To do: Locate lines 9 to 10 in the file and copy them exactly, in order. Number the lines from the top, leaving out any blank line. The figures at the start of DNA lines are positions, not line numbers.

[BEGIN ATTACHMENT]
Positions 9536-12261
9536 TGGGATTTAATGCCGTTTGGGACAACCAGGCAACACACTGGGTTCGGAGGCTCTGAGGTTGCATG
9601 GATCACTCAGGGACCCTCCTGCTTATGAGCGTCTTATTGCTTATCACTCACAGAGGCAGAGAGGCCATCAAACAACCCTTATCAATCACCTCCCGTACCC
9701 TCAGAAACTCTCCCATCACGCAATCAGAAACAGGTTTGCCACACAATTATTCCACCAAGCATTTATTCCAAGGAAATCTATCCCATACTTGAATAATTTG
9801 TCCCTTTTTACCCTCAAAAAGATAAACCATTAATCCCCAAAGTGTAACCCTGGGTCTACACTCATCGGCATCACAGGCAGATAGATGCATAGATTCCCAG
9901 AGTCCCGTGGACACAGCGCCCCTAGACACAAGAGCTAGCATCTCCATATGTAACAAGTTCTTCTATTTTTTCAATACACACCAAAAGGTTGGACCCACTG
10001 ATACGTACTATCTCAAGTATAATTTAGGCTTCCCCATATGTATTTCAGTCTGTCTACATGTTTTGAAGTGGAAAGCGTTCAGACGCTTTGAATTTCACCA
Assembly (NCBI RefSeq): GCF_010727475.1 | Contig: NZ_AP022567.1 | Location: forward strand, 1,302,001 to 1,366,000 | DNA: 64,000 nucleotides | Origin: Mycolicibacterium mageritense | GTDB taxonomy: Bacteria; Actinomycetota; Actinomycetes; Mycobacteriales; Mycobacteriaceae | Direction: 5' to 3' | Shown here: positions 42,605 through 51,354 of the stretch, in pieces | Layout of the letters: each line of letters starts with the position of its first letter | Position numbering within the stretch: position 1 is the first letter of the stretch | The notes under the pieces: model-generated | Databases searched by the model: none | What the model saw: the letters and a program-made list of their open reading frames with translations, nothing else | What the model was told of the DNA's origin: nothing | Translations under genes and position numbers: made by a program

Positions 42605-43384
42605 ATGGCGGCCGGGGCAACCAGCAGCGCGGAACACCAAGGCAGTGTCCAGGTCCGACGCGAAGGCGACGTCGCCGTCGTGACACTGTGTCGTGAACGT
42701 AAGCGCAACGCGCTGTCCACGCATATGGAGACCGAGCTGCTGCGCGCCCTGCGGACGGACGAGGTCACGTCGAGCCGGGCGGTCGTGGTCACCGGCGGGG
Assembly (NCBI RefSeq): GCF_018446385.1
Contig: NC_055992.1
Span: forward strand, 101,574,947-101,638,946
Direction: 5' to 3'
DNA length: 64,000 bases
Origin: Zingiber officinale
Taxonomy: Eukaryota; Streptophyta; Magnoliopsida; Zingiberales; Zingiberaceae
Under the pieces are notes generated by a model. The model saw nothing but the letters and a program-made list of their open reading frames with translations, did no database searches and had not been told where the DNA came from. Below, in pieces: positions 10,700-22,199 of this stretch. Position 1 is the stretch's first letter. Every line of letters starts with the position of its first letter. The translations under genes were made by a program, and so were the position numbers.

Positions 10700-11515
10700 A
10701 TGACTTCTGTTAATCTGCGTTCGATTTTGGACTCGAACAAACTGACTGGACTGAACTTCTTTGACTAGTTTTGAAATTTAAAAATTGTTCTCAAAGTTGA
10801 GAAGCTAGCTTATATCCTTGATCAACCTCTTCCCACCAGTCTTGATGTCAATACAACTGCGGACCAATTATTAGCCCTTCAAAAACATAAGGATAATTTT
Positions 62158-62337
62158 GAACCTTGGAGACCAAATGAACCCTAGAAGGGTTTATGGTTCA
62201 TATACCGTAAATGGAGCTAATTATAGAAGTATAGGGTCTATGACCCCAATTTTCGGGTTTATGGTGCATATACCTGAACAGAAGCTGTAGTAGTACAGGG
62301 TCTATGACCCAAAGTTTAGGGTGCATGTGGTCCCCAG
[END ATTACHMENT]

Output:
Positions 42605-43384
42605 ATGGCGGCCGGGGCAACCAGCAGCGCGGAACACCAAGGCAGTGTCCAGGTCCGACGCGAAGGCGACGTCGCCGTCGTGACACTGTGTCGTGAACGT